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Surviving the Holidays and Family Trauma

For many people, the holidays are a time of joy and excitement... we see friends and family that we may not have seen for several months prior, especially with the end of the Covid lockdowns. An opportunity to enjoy each other’s company, to embrace each other’s laughter and energy, and an opportunity to reinforce old relationships and to develop new connections.

And yet for many people, there can be a darker side to the holidays.

The holidays can represent a painful time for many people struggling to build positive relationships with friends and family members. Like many relationships, which can bring out either the best or the worst in us, the holidays can also bring out the best or the worst in us as well.

Unfortunately, although I think most parents do the best they can, with what they are given (usually in terms of parenting skills handed down from their own parents), our families of origin do not always set us up with the best tools to do well in life. Parenting styles, attachment styles, children’s temperaments, social economic status, relationship & environmental stress, environmental stability, family stability, social supports, culture, religion, tradition, are just a few factors that have drastic impacts in the way that we are raised, educated, how we see our world, and most importantly how we see “Our Selves.”

Sometimes, some of us, are lucky enough to have a parent that teaches us how to parent by leading with a good example.

I find, more often than not, we are usually taught how to parent by our own parents teaching us what not to do. One could argue that every generation has its own struggles, its own hills to climb, and thus that environment influences how they parent. But, as a species that is able to remember the past, I think it does make sense that we look to previous generations, and take the positives that we can, and learn from the negatives, to form a kind of new quasi-experimental parenting style. Not everything that we attempt will be positive and thus the future generation will then learn from our own mistakes and revamp how they want parenting to look.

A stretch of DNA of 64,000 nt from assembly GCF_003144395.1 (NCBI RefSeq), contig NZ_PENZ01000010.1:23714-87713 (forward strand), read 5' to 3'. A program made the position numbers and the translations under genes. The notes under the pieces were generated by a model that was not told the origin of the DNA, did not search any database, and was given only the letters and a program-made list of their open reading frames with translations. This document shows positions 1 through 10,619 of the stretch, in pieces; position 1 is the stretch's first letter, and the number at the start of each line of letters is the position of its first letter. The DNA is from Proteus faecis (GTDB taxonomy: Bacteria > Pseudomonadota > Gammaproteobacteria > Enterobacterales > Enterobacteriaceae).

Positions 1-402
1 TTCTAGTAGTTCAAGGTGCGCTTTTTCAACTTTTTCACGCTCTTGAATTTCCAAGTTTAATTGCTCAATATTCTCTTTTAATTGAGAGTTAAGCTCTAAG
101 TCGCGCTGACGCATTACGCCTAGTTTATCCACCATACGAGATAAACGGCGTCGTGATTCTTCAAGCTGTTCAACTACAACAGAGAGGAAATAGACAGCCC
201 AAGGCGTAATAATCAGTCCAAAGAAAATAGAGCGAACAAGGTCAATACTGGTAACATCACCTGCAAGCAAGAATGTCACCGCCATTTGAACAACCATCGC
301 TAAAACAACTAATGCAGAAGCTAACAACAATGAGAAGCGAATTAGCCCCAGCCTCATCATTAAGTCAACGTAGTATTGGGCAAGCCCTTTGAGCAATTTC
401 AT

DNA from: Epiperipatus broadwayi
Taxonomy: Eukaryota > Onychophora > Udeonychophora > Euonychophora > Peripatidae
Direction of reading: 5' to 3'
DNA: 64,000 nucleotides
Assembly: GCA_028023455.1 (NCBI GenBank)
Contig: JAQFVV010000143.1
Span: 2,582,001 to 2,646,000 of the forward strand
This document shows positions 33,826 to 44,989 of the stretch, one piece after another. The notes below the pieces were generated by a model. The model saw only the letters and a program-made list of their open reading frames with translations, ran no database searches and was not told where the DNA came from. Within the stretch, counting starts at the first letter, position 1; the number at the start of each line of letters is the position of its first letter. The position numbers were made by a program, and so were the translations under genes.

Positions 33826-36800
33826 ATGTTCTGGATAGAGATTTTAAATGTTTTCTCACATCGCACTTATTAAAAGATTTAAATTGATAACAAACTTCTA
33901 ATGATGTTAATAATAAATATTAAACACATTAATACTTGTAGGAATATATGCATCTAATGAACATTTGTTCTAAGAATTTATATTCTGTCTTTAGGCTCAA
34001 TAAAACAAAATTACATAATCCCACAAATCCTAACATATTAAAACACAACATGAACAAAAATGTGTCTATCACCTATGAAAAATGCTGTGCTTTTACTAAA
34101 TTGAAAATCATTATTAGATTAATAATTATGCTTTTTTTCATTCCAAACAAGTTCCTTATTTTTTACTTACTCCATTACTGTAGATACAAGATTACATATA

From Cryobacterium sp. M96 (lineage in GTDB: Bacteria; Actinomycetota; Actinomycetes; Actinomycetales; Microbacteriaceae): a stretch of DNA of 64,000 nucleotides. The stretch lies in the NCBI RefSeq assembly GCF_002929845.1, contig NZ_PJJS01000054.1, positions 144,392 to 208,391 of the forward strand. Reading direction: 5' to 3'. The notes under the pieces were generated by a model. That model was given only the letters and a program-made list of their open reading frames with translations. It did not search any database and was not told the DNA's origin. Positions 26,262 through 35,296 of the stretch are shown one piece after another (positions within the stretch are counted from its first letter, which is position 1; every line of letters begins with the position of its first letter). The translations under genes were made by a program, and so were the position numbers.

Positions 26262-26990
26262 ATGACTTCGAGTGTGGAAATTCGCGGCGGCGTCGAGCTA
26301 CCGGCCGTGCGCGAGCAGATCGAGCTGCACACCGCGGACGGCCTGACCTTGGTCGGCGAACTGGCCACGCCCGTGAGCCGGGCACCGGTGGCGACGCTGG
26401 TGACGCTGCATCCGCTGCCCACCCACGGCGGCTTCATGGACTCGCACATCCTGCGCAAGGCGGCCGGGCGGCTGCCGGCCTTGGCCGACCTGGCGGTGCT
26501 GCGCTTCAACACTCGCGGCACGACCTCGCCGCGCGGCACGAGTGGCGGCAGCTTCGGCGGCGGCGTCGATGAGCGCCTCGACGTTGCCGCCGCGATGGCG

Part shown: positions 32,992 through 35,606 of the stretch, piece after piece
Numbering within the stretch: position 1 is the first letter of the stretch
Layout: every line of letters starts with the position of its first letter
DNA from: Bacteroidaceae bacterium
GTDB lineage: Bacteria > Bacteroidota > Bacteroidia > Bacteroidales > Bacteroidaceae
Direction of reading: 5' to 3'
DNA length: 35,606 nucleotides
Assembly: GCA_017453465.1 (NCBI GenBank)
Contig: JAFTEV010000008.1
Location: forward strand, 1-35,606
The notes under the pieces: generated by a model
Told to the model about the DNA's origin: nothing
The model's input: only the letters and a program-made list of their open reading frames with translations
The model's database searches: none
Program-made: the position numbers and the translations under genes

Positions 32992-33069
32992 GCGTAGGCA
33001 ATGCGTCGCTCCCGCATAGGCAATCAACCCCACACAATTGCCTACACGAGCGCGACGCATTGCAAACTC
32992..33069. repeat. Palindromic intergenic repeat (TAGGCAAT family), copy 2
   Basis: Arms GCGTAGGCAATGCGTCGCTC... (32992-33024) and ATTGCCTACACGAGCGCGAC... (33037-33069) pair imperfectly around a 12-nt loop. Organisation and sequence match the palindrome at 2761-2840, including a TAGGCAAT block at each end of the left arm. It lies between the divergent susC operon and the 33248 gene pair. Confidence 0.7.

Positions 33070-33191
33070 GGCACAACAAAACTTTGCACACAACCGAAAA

For those of us that are lucky enough to have the conditions required to challenge old parenting models, the conscientiousness needed to reflect on how their behaviour affects others, and enough patience to implement long-term change, we can start to change family trauma. We reflect on how our parents and extended family parented and interacted with their children and youth, and then we encourage them to make positive changes when interacting with our own youth. If they are able to accommodate those changes, then we will typically have more contact with them. If they are unable to respect those boundaries, we will typically have less contact with them.

The Better Boundaries we Have, the Happier We Will Be.

Which brings me to another concept that I have often talked about time and time again: the Power of Boundaries. The better Boundaries we have, the happier we will be. So, if you are looking to make effective change in your life, starting with the trauma that we experience in our own childhood is a good start.

As we said on the farm, “It is never too late to change.”

Come heal, grow and create together


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